lawmakers discussed a 10-cent-a-gallon hike in fuel taxes last week
as a way to pump millions into cash-strapped state coffers, the Boston Herald reported.
leaders, however, said it’s doubtful that a nearly 50 percent increase
in the state fuel tax would pass this year, especially as prices
at the pump remain at record levels.
by state Rep. Angelo Scaccia, D-Boston, HB469 was discussed at a
joint taxation committee hearing March 18. The measure would raise
the state’s fuel tax from 21 cents a gallon to 31 cents a gallon.
Paul Casey, co-chair of the taxation committee, told the newspaper
Scaccia’s bill would generate at least another $200 million in state
revenue. While most fuel taxes fund transportation programs, Casey
said HB469 would give the extra revenue to the state’s general fund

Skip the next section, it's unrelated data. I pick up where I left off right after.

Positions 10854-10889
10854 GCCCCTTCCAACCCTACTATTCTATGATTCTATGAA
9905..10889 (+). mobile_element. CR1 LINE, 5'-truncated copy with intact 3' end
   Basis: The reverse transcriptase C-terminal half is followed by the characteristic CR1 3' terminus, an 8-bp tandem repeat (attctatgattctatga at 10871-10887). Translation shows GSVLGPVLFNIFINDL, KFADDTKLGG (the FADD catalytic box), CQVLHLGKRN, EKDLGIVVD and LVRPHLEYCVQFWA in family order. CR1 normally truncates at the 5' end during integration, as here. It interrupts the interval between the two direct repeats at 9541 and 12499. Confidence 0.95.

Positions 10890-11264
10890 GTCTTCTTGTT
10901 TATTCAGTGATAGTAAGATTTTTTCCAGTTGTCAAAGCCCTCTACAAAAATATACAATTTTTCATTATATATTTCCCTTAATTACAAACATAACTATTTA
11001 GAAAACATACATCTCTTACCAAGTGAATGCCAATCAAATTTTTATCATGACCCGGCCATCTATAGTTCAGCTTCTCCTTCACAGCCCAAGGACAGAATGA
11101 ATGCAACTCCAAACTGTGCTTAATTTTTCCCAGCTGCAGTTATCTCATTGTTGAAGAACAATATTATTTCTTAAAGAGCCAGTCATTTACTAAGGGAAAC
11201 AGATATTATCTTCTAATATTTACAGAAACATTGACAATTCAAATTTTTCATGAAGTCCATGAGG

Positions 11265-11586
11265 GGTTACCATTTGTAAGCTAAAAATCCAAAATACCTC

to help offset a looming $3 billion budget gap in fiscal 2004.
said persistent lawmakers could keep a fuel tax hike proposal alive,
but he said it was unlikely to pass this year.
poll indicates that’s the tax everybody gets infuriated at,” Casey,
D-Winchester, told the Herald. “For the amount of calls and
… public angst that it raises, you get a very small return.”
tax panel also heard testimony about HB279, which would cut the
tax by 10 cents. Casey said that proposal stood little chance for